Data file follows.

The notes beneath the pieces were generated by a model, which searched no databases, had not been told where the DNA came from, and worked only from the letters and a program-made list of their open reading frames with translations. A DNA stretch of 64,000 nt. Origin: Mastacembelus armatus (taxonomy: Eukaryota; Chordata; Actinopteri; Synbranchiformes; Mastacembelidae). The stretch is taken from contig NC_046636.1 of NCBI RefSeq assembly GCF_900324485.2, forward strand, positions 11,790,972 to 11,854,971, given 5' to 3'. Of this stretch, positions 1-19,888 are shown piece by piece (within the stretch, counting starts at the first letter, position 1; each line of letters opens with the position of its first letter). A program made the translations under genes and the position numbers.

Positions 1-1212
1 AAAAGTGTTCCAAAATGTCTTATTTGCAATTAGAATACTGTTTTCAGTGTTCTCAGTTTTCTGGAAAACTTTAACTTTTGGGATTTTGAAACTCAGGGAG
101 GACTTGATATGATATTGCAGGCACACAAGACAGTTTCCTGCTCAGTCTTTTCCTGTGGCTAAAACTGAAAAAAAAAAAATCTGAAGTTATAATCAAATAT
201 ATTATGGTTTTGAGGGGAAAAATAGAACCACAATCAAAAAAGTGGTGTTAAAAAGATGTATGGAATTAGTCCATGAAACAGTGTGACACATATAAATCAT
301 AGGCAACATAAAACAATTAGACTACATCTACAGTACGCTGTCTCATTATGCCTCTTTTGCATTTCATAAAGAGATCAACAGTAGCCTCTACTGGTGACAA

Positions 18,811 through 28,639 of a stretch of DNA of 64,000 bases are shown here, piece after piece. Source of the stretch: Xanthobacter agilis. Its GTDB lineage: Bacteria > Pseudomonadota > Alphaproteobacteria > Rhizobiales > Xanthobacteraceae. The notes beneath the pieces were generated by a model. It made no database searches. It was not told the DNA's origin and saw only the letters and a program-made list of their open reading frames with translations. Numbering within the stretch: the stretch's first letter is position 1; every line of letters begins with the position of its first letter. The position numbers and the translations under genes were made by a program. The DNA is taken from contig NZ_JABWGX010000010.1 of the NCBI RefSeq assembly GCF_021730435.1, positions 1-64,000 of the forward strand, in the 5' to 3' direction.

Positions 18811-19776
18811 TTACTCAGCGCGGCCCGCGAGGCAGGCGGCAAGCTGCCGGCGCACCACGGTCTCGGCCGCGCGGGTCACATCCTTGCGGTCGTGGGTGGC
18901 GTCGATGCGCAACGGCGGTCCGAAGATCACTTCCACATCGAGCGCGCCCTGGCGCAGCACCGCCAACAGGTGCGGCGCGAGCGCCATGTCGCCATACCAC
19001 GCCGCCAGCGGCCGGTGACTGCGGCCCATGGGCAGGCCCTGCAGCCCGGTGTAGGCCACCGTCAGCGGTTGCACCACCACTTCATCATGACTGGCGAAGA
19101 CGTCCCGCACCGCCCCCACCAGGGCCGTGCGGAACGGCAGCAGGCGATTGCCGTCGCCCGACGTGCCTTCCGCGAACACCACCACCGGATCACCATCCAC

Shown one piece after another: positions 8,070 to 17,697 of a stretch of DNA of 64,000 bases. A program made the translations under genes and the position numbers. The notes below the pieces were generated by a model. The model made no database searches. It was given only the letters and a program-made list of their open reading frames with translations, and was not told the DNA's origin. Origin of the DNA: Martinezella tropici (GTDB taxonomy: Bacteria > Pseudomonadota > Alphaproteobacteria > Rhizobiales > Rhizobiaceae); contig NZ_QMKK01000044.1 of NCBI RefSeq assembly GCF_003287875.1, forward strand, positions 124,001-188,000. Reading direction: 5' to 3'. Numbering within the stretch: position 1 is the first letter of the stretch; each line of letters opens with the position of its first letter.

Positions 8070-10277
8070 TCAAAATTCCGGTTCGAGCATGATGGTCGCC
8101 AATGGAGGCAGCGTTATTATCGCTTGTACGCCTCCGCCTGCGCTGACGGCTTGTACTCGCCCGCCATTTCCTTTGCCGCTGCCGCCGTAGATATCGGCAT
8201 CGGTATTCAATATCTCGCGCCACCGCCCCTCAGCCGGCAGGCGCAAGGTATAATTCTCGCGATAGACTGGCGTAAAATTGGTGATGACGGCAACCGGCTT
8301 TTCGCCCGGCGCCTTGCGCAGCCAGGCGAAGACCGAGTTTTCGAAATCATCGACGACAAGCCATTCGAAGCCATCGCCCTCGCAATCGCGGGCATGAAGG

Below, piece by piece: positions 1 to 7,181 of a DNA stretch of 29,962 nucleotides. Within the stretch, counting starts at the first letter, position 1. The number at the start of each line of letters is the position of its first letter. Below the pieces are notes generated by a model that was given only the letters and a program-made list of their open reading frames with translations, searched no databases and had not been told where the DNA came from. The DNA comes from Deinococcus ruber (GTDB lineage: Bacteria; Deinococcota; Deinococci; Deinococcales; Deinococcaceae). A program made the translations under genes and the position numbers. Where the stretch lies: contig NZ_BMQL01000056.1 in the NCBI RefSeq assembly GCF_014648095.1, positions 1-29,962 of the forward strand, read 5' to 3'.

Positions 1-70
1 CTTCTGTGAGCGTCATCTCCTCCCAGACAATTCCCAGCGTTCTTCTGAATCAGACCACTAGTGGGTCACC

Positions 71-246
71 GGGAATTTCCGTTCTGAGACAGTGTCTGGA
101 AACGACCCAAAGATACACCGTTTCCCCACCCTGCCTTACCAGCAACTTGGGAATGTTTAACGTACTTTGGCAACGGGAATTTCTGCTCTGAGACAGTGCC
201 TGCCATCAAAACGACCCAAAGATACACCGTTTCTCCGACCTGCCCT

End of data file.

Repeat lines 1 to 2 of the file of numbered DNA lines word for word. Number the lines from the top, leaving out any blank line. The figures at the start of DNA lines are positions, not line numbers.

The notes beneath the pieces were generated by a model, which searched no databases, had not been told where the DNA came from, and worked only from the letters and a program-made list of their open reading frames with translations. A DNA stretch of 64,000 nt. Origin: Mastacembelus armatus (taxonomy: Eukaryota; Chordata; Actinopteri; Synbranchiformes; Mastacembelidae). The stretch is taken from contig NC_046636.1 of NCBI RefSeq assembly GCF_900324485.2, forward strand, positions 11,790,972 to 11,854,971, given 5' to 3'. Of this stretch, positions 1-19,888 are shown piece by piece (within the stretch, counting starts at the first letter, position 1; each line of letters opens with the position of its first letter). A program made the translations under genes and the position numbers.

Positions 1-1212